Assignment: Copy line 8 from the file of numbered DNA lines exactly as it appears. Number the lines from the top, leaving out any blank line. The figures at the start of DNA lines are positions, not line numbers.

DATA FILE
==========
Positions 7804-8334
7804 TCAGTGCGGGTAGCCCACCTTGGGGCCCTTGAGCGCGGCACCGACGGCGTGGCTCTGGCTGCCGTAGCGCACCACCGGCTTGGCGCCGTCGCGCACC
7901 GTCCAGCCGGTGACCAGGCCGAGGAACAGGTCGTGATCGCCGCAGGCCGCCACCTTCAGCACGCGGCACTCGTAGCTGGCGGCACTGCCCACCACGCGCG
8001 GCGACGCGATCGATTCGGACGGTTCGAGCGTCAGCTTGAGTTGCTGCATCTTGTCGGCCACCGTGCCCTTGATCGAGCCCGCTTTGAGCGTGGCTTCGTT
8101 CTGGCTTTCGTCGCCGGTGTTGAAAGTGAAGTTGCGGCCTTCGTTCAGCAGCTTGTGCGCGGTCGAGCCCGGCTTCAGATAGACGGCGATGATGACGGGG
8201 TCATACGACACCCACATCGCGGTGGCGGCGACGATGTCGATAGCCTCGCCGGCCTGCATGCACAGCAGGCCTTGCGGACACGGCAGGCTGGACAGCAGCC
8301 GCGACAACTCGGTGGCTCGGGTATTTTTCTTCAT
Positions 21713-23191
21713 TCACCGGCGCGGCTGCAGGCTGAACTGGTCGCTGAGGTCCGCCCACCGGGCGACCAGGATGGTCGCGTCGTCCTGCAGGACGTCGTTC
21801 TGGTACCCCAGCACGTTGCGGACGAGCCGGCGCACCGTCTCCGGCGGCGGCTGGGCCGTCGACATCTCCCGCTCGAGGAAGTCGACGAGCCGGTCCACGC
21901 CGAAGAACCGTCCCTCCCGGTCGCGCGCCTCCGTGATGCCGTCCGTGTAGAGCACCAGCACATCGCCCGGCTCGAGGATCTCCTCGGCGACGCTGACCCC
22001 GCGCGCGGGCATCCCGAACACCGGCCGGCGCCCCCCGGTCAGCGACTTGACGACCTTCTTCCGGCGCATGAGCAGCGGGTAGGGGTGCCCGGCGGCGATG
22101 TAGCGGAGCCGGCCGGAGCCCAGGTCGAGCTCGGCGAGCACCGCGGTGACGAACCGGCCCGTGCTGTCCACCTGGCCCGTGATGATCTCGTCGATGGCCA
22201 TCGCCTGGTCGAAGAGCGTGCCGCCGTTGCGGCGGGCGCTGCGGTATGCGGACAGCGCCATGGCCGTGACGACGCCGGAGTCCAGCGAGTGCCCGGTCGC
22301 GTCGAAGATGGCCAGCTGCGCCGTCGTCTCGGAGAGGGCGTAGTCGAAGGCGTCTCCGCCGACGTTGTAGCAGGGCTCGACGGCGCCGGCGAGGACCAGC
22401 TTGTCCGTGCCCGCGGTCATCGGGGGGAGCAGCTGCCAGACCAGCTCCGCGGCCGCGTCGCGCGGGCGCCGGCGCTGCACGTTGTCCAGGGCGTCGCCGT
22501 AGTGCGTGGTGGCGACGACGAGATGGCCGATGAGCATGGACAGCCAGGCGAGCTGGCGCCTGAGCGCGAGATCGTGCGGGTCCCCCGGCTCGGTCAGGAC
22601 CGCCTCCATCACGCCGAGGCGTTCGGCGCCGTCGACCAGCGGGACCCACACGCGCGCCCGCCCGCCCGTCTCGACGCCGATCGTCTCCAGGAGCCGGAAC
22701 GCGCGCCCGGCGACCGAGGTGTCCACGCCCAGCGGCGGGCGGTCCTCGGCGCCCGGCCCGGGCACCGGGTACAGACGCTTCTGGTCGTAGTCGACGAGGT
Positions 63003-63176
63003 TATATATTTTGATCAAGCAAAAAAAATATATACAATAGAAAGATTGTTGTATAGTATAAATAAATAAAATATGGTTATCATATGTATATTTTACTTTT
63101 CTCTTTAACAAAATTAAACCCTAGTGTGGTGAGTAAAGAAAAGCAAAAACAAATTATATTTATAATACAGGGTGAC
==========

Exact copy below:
Positions 21713-23191